Thursday, January 17, 2019

genetics nonsense

[Not rock pile related]

I am going to quote a paragraph here, from

Over the past several years, multiple teams of researchers have conducted studies with the goal of learning more about what has happened with the Neandertal DNA that became mixed with human DNA approximately 45,000 years ago. Most have agreed that introduction of DNA from Neandertals underwent negative selection and thus has slowly diminished—at least in modern Europeans. In this new effort, the researchers have found evidence that suggests these earlier results were wrong, and that there is no evidence of negative selection. They further contend that the reason the other researchers got it wrong was because they made incorrect assumptions about between non-Africans (Europeans) and Africans.

Note that "most" researchers got it wrong because of "incorrect assumptions about gene flow...". You wonder, what kind of journals published this research that was largely confused about basic assumptions? Also how can the "evidence" of the earlier papers become the "no evidence" of the later paper? Suppose, for example, they were papers about the color of a flower; and rewrite the phrases. You have "most have agreed the flower was pink" and now there is "no evidence the flower is pink". Given these contradictions you have to ask: what kind of a standard for "evidence" exists in a subject that can do such a reversal?

The conclusion is that there is no such thing as "evidence" for DNA comparisons. Consequently [I will take this to the extreme], one should assume all genetic evidence related to Native Americans and peopling of the New World is suspect of being just an expression of "incorrect assumptions about gene flow" by researchers.

Don't get me wrong. There is certainly worthwhile science to do with genetic comparisons. The problem is that it is so easy to introduce bias. You would think the journals might have a clue about this.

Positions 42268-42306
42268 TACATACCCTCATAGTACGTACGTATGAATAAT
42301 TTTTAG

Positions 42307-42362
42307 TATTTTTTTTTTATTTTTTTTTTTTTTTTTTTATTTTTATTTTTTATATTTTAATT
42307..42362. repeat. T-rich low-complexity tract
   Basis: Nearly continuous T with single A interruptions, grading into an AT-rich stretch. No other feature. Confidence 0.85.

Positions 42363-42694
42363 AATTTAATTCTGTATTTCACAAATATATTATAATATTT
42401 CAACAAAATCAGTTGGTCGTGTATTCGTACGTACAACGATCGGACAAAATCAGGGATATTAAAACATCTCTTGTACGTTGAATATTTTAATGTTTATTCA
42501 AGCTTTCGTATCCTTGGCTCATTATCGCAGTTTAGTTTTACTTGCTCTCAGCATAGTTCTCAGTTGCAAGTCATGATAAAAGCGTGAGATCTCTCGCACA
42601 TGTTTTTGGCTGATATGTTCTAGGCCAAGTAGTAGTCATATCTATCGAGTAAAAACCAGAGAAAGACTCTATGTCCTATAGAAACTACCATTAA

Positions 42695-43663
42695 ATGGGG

Saturday, January 05, 2019

Different Mound Shapes and "Apalachia"

For those not put off by the "People of One Fire" point of view, you may find this interesting. It describes differences in origin for three different groups called "Apalachian". Each had different styles of mound.

Thursday, January 03, 2019

Rattlesnake Eye and Scales (PA)

"Hey, what's up with that one?" I asked John Martin a while back:
A day or two or three ago, he went back up to the "stone wall" to capture more images:
Of course I'm reminded of this:
Either some kind of great cosmic coincidence is going on or this is intentionally realistic and anatomically correct for the species:
He was thinking of that too because I'd sent him that - and this as well:
"Anyone can say it's a Big Snake," it's true,
 But now and again a Stone Structure says it too:
Added 01/04/2018
Same "Squamation" in a MA Chamber:

A few more examples:

Wednesday, January 02, 2019

Could this be a turtle?

Reader RC asks.

He writes:
I found your site when searching for information on prehistoric rock Cairns after reading a local history book that my wife gave me for Christmas.  I remembered having this stack of stones on my property.  I cut away some willows today and this is what I found. Interesting in that there are other stones on the ground around it and remnants of a stone wall about 25 feet away.  I would be curious what you think.  I am located in Otsego County, New York State.